Monthly Archives: November 2009
For today’s Good News Wednesday, I wanted to share a fun, uplifting story that I recently read from a Washington Post writer. The article described a program in one of the poorest areas of India, the village of Pannithittu, that is really amazing to me in its potential to open up the world to kids who might not have the possibility to dream very big otherwise.
In this seaside village, the children of farmers and fishermen aspire to become something that their impoverished parents never thought possible: astronauts.
Through community-based programs, India’s space agency is partnering with schools in rural areas such as this one, helping to teach students about space exploration and cutting-edge technology.
The agency is also training thousands of young scientists and, in 2012, will open the nation’s first astronaut-training center in the southern city of Bangalore.
“I want to be prepared in space sciences so I can go to the moon when India picks its astronauts,” said Lakshmi Kannan, 15, pushing her long braids out of her face and clutching her science textbook.
For today’s Good News Wednesday, I wanted to report on the beautiful “Miracle Under the Stars” party last night, for the Miracle Foundation. Held at the incredible home of Steve Hicks and Donna Stockton-Hicks, the party enjoyed a huge turn-out and was a celebration of the organization’s accomplishments, as well as an unveiling of a 3-year plan and fundraising to make that happen.
Since I became involved with the Miracle Foundation five years ago, I have watched it grow from a struggling little one-woman enterprise, with no staff and just a handful of dedicated volunteers, to an organization that is still small, yet has staff, an incredible Board of Directors, and enough backing to be supporting 500 children in four homes in Northeast India.
Last night at the party, I looked around at some of the high-profile guests in attendance, and the sheer number of people in attendance, and marveled at how far Caroline Boudreaux’s passion and dedication has brought her for these kids.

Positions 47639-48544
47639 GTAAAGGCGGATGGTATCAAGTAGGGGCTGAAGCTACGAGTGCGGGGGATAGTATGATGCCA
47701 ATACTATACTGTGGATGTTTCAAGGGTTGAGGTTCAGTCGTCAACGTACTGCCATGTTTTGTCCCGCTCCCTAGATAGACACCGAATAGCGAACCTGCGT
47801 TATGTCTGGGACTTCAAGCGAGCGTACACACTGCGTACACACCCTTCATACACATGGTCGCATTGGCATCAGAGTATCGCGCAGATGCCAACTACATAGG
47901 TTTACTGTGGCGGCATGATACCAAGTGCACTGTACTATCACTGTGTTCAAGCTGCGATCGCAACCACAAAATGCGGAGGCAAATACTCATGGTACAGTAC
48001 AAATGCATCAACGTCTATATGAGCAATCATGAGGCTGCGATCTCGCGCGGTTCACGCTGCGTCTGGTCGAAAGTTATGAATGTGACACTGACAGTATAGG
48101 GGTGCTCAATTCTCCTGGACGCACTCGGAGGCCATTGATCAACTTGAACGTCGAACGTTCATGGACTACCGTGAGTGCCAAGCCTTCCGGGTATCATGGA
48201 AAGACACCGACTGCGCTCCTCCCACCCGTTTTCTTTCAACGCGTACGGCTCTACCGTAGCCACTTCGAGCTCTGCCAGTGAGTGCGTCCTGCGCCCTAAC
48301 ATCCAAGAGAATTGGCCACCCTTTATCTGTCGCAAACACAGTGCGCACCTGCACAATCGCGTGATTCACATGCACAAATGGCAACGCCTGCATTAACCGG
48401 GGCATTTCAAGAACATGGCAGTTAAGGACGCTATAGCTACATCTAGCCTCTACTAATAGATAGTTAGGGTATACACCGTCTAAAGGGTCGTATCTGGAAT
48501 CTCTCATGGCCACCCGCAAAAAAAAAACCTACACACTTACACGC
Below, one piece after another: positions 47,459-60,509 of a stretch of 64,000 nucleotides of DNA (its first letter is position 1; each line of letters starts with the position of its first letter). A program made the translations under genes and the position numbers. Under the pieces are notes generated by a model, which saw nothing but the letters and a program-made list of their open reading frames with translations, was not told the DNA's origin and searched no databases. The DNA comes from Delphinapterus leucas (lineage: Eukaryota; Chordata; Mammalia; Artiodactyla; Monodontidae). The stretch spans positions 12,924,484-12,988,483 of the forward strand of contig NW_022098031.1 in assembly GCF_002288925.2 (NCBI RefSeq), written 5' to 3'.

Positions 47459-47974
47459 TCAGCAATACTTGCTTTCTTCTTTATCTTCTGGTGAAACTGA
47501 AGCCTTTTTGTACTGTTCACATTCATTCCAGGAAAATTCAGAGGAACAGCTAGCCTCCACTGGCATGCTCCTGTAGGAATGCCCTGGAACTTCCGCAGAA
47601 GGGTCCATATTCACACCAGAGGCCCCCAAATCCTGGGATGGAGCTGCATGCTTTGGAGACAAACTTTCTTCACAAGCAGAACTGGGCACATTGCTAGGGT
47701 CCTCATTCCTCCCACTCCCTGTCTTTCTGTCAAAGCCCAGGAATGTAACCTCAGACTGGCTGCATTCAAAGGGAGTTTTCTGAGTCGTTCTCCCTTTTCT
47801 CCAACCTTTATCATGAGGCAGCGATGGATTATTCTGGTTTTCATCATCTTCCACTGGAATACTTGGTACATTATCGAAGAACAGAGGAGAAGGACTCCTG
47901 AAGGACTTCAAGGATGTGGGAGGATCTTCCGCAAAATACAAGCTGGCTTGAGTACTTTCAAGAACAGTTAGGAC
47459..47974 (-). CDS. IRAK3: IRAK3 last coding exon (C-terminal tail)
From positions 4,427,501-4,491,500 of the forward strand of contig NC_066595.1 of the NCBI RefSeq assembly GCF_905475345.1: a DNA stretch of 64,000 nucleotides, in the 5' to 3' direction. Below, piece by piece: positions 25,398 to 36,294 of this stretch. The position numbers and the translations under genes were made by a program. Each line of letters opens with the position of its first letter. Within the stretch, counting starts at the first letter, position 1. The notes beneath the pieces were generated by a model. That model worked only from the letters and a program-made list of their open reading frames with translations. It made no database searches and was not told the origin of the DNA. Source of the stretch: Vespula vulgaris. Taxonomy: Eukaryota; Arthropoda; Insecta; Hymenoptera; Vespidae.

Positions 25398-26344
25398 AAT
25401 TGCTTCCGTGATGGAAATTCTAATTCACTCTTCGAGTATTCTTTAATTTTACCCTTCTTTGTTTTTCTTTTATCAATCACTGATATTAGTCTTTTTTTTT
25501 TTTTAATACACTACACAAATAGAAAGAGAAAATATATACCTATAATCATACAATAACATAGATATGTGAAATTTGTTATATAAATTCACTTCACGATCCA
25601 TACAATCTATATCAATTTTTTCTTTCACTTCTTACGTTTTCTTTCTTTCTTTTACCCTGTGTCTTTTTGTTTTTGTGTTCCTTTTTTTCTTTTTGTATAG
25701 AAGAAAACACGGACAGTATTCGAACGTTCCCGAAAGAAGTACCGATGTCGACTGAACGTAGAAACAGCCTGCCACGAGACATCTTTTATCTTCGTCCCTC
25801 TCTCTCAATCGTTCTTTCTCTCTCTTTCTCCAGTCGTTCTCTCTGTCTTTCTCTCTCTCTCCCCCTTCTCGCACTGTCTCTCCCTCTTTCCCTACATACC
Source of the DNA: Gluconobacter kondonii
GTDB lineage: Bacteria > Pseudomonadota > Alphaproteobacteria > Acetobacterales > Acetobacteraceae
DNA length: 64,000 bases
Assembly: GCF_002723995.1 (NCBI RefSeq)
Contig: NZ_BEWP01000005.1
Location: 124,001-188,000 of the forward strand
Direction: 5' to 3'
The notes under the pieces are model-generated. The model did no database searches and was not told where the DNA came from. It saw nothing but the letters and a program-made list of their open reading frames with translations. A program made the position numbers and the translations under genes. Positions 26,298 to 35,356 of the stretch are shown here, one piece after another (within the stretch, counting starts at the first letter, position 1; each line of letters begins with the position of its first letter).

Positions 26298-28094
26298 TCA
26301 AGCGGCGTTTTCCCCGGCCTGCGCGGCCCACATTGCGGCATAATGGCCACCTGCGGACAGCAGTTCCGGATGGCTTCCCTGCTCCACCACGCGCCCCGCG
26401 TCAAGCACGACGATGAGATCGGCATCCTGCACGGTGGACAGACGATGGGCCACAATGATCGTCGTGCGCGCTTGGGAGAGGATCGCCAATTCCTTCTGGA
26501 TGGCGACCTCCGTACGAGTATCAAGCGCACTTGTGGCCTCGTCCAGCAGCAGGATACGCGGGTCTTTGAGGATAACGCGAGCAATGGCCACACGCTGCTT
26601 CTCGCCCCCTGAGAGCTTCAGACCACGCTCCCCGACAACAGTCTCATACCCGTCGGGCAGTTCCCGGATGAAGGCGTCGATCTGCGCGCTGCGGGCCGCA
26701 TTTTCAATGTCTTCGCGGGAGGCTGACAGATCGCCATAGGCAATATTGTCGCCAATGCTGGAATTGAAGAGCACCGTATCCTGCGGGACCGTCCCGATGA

Since the night she accidentally stumbled upon her first orphanage in Orissa, India, and filthy toddler Sibani fell asleep in her lap, Caroline has gone from a woman who turned her successful corporate life upside down to single-handedly try to affect change for these kids; to the woman who spoke last night to a group of dedicated and influential supporters with the utmost conviction that another miracle will happen – that she will raise 5.6 million dollars for the “1000 Day” plan that involves building more children’s villages so that more children live in a good home, receive medical care and nutritious meals, and be fully educated.
As Caroline pointed out last night, no gift is too big or too small to make an enormous difference. From $25 so a child can have books for school, to $10,000 to sponsor an entire cottage to be built that will house 10 children and their housemother – Caroline’s drive and dedication to devoting her entire life to a better future for these children are undeniable.
I’m proud to support such a woman and such an organization – I have seen the work first-hand myself, many times. It was what inspired me to write the book, The Weight of Silence. I applaud how far the Miracle Foundation has come, and I look forward to seeing these new homes built and hundreds more children receive the family and support system that they currently lack.
Today is Children’s Day in India; yet for 25 million Indian children, there is no cause for celebration. Amidst their country’s growing prosperity, these 25 million children live without parents, in orphanages or on the streets where they are vulnerable to abuse, child labor, trafficking, malnutrition and disease. For these young people, Children’s Day is simply another day to survive.
Close to four million more children are joining their ranks each year, and India is home to the world’s largest population of AIDS orphans, at approximately two million. According to UNICEF, one of every three of the world’s malnourished children lives in India, and about 50% of childhood deaths in the country are attributed to malnutrition or starvation. Save The Children found that more than 400,000 children each year die within the first 24 hours of life in India.
While the rest of the world celebrates United Nations Convention on the Rights of the Child (UNCRC) from November 14-21, these children have lost their rights and indeed, even their voices. UNICEF defines a child as “invisible” when he lacks an environment that protects him from violence, abuse and exploitation; goes without basic necessities such as adequate food, health care and schooling; and is neglected by the state.